The Long View
Worth dying for?
By Manuel L. Quezon III
Philippine Daily Inquirer
First Posted 23:27:00 07/15/2009
4. Thus, what enables the wise sovereign and the good general to strike and conquer, and achieve things beyond the reach of ordinary men, is foreknowledge.
5. Now this foreknowledge cannot be elicited from spirits; it cannot be obtained inductively from experience, nor by any deductive calculation.
6. Knowledge of the enemy’s dispositions can only be obtained from other men.
7. Hence the use of spies, of whom there are five classes: (1) Local spies; (2) inward spies; (3) converted spies; (4) doomed spies; (5) surviving spies.
8. When these five kinds of spy are all at work, none can discover the secret system. This is called “divine manipulation of the threads.” It is the sovereign’s most precious faculty.
– Sun Tzu
SENATOR Francis Escudero once marveled at how the Palace swiftly co-opted every opposition effort to secure signatures for President Gloria Macapagal-Arroyo’s impeachment. Within an hour of any conversation with any congressman inclined to support impeachment, the Palace would be on the phone to negotiate a reversal of that representative’s pledge to support impeachment, whether explicitly or conditionally. Escudero says more often than not, the sheepish – and apparently, sheep-like – representative would call him back and announce a change in stand.
The sword is a double-edged weapon. Once the sword-wielder survives the cuts that come from initially clumsily handling the weapon, he will eventually become an expert swordsman. Intelligence – and the faulty handling of it – was a double-edged weapon for the President, but she and her people have refined their skills and continuously improved their use of it. And surely it has enabled the President and her people to take the measure of friends, foes and the public.
Sun Tzu advised, “If your opponent is of choleric temper, seek to irritate him. Pretend to be weak, that he may grow arrogant.” There, in a neat maxim, is one of the strategies of survival all these long years since 2001 or even 2005.
Whether it’s true or not that a Cabinet-level official met with the Iglesia ni Cristo and the Jesuits to “push the idea of a revolutionary government” to be headed by the President, it’s well worth noting that the national security adviser (who has Cabinet rank) publicly floated the idea back in June. Norberto Gonzales suggested that the President head a troika composed of both Houses of Congress, the judiciary, and the Church – adding he’d contacted leaders of the Catholic and various Protestant churches.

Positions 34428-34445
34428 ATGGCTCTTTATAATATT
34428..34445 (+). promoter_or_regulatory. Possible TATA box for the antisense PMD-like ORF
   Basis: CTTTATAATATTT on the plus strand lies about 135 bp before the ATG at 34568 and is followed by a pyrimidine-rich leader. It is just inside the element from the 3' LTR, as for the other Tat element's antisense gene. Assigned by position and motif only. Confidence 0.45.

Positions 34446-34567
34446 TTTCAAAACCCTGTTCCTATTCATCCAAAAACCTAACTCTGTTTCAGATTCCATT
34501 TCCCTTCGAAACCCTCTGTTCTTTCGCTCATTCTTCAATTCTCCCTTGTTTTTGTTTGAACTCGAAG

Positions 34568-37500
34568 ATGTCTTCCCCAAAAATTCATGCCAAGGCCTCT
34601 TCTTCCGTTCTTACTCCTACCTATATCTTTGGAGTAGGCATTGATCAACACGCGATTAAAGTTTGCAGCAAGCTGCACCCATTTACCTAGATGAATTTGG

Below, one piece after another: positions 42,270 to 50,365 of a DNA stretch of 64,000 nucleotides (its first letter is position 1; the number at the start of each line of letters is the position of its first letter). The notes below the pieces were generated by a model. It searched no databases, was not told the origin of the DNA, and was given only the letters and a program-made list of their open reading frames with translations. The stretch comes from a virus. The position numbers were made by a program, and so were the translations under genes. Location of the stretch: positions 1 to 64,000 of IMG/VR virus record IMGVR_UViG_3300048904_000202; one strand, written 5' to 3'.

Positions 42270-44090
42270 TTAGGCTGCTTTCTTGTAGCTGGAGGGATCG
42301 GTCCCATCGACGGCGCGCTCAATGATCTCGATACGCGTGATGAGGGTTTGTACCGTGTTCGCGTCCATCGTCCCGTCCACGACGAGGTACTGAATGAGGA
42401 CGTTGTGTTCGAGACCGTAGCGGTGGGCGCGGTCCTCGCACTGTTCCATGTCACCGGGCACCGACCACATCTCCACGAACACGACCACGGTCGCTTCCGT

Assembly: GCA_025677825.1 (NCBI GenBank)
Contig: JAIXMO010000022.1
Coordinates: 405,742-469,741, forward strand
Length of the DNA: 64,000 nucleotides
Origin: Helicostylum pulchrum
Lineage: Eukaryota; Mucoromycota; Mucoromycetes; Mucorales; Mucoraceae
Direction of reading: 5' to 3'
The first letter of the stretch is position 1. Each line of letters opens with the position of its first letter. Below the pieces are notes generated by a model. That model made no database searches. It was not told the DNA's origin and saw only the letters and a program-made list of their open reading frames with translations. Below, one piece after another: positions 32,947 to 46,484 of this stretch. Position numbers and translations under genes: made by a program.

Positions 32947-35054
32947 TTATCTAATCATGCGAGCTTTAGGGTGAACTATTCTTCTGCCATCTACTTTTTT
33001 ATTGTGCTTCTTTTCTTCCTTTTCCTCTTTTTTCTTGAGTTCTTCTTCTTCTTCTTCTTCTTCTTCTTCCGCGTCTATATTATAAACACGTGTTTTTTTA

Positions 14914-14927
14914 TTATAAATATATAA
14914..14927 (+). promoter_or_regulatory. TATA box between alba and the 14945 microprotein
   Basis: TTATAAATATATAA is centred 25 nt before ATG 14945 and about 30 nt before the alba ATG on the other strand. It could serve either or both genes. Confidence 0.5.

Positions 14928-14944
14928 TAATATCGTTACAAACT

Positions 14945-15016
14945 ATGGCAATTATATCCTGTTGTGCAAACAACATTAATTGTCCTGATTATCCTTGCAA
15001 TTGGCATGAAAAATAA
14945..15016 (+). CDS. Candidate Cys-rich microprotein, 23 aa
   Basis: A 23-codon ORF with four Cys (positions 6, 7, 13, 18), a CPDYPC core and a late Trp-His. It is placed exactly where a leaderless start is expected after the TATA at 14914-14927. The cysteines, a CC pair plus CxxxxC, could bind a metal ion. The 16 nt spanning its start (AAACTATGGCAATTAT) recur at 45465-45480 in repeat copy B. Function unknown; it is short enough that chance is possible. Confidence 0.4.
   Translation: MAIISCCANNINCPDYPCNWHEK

History never repeats itself exactly. Even if one detects a Marcosian provenance in Gonzales’ scheme, it’s with a modern-day twist. In 1972, Ferdinand Marcos threatened the Supreme Court with the possibility of declaring a revolutionary government, which would leave justices without jobs. He padlocked Congress while promising constitutional convention delegates (provided they voted for his draft of the constitution) and congressmen seats in a new national assembly provided they supported the New Society. Wave a stick, but dangle a carrot.
The Gonzales scheme impales the carrot on the stick. Jobs for the boys, instantly! Everyone will be happy because they will all have a seat in the revolutionary government.
Conveniently, Gonzales wasn’t charged with sedition or conspiracy to bring down the government. That’s not a surprise, is it?
What is surprising is the Pollyanna-like attitude displayed by too many that the President either wouldn’t dare, or that even if she did, the public wouldn’t stand for it. Honduras has contributed to this rosy-tinted view of things. The real lesson, it seems, is that Honduras’ ousted president came to power at the head of a particular, Center-Right coalition, but strayed away from it, and his straying away, together with his clumsy attempts to perpetuate himself in office, alienated both public opinion and his original political allies, so they threw him out.
The global outcry hasn’t put Manuel Zelaya back in office – or kept him in office, as the Americans admitted when, on the day of the coup, the State Department said it had warned the military against overthrowing their president but had been ignored.
President Arroyo, on the other hand, has consolidated her political supporters into a super-party that has sidelined the party veterans who had formerly wielded enough residual political prestige and power to (somewhat) limit her options. She has maintained the loyalty and support of a quarter of the population – a chunk that few of her rivals can muster on their own. This reservoir of loyalists has been repeatedly ignored and underestimated by her foes.
She has consolidated her grip on power by cultivating the police, purging the Armed Forces, cowing the bureaucracy, fattening or frightening big business as the case may be, plying the clergy with love offerings, enticing strategic segments of the media, plying the masses with basic services, and all the while keeping track of who is against her, and what they have at their disposal to resist her, while quietly reducing her critics’ ranks.
So if she were to impose emergency rule, or martial law, who is to say it wouldn’t merely be another step toward a revolutionary government, which in retrospect, might have been the more politically rewarding course to pursue in 2001? More importantly, who, or what, could stop her if she did? It is not whether anyone would die to defend her, but rather who would die to oppose her? And those who are willing to die – would the public hail them as martyrs, or consider them either as fools or vermin?
Then again in a revolutionary situation, who would even report the death toll? We would only hear the “silent majority” hailing the President’s “political will.” As Queen Amidala put it, “So this is how liberty dies – with thunderous applause.”
The Long View